These directions by Henry Walker

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I noted difficulties in connecting to the Scribbler 2 over Bluetooth on Debian Linux. The problem involved various error messages, including some "permission denied" text.

For those in similar situations, I want to pass along the following: Create the file


containing the single line

        KERNEL=="rfcomm*", GROUP="dialout", MODE="0666"

This ensures that the udev subsystem for dynamic device management creates the rfcomm devices with permissions that allow anyone to use them. After each access, the system seems to reset its permission codes for rfcomm. Thus, even if rfcomm0 is set manually to allow user access, the system removes the access privilege without this line,

With this file/line added, I have been able to consistently access a Scribbler 2 robot via Bluetooth from the workstation, once the robot's Bluetooth pairing has been established.

In the Gnome/Debian environment, establishing the pairing should be straightforward: one uses the Gnome menu to select System==>Preferences==>Bluetooth. One then sets up the new device, sets the pass key to 1234, and lets the system do the rest. Unfortunately, the system often ignores the given pass key and fails to make the pairing. The best approach here seems persistence, although new users may wonder what is going wrong. For example, last night, it took me 8 tries to use the Gnome wizard to finally establish the pairing with 1234 as pass key.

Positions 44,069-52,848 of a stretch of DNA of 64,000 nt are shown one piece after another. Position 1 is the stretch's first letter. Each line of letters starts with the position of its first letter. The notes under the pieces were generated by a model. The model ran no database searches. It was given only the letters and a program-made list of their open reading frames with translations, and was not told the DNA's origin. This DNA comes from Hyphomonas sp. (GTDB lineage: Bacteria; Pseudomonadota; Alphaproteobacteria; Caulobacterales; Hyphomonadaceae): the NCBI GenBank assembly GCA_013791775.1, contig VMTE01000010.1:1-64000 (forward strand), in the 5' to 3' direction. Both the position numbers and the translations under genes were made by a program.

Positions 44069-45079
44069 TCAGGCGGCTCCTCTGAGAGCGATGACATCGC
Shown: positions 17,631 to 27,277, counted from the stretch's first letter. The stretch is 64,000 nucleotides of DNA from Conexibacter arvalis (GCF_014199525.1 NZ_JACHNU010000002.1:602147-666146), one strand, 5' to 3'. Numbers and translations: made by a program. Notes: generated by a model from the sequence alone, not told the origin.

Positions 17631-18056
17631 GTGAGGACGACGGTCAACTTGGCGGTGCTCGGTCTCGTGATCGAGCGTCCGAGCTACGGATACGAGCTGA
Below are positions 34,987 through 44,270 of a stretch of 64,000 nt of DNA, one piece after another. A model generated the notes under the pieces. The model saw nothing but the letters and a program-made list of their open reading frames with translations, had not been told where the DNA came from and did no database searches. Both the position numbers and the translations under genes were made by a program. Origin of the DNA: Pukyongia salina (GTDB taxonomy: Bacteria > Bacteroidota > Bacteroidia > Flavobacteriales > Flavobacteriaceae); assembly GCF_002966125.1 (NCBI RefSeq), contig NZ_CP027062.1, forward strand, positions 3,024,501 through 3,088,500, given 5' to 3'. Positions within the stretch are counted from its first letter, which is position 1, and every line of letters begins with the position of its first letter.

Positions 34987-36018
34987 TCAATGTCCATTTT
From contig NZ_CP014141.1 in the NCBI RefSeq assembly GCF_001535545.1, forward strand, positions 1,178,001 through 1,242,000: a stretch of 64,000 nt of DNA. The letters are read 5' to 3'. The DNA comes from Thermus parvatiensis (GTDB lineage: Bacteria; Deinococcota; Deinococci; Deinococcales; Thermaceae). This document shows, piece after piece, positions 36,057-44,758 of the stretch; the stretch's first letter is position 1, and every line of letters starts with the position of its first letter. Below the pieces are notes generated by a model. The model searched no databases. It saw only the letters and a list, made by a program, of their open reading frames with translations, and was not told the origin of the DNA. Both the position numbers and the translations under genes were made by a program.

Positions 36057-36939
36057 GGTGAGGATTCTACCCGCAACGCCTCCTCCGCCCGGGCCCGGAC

From Derek Schuurman: Similar difficulties can be encountered under Linux using a direct serial cable connection. I am using Ubuntu Linux, and unless a user has the proper privileges, they cannot read or write to the serial port (in my case, the device is /dev/ttyS0). In Ubuntu 11.04, they need to be a member of the "dialout" group to use the serial port. Of course, one can manually chmod the device file, but this only lasts until the next re-boot. Setting up a similar udev rule to set the mode bits for the serial device should allow regular users access to the serial port.